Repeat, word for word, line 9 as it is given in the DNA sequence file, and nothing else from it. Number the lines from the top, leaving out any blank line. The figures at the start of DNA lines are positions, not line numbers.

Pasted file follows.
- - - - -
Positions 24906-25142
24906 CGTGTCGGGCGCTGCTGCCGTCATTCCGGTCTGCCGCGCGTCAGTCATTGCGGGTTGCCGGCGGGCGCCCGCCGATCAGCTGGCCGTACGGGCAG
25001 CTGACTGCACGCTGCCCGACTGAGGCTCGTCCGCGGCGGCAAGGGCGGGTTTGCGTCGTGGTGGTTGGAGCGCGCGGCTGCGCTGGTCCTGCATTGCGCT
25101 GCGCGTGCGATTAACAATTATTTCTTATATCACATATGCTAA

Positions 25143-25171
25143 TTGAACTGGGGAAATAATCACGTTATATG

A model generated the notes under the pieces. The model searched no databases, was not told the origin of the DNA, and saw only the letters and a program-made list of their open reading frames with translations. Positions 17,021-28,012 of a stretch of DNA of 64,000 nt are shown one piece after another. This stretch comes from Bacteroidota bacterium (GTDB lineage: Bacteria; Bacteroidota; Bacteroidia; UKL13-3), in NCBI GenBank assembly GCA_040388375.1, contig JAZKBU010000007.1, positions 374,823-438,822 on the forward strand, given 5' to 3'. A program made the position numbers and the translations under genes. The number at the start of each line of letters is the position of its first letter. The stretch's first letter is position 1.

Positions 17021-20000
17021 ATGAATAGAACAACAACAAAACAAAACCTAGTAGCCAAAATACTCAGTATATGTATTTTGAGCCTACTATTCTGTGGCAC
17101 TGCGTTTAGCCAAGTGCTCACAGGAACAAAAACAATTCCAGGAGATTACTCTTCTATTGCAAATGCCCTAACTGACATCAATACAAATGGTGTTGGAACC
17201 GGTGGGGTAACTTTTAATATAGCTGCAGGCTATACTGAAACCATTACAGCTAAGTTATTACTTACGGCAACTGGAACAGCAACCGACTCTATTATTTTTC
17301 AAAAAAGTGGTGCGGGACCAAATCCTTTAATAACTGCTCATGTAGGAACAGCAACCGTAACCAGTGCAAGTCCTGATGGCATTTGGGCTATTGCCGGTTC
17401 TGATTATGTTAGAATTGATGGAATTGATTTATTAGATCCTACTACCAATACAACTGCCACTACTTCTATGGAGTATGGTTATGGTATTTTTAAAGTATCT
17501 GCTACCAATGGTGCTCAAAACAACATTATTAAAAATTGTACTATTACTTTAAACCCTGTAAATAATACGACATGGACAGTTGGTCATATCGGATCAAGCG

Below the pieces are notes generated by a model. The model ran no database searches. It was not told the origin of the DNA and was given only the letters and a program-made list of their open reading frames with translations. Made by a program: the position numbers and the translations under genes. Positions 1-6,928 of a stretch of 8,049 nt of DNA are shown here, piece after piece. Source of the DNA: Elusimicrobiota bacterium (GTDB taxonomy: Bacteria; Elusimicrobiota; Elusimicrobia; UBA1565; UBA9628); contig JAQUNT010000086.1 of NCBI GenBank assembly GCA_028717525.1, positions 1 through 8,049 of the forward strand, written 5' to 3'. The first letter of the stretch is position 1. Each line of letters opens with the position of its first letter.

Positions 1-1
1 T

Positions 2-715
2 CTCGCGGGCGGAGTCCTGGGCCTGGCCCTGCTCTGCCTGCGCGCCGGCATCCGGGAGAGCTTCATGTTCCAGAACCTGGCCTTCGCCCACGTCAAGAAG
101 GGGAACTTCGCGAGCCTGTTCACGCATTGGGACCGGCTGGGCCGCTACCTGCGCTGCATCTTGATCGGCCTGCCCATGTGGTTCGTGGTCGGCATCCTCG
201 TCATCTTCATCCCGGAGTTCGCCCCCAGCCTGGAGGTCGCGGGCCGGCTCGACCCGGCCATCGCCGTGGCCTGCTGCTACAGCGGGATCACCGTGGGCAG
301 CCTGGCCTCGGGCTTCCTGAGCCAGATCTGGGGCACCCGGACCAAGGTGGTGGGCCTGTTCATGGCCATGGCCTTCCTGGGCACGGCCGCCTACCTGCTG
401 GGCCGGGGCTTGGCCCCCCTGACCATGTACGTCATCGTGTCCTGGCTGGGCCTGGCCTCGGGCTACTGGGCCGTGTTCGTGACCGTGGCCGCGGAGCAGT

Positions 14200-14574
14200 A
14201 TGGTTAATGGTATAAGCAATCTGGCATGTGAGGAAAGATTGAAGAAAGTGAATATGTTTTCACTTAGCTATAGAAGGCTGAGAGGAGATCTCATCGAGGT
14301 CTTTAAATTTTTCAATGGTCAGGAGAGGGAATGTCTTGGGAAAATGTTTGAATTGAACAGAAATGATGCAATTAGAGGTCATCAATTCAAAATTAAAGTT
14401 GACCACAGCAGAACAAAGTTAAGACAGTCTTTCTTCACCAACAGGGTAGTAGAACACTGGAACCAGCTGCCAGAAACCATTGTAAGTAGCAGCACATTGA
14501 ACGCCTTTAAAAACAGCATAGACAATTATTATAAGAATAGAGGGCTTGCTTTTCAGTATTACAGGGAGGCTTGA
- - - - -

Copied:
17021 ATGAATAGAACAACAACAAAACAAAACCTAGTAGCCAAAATACTCAGTATATGTATTTTGAGCCTACTATTCTGTGGCAC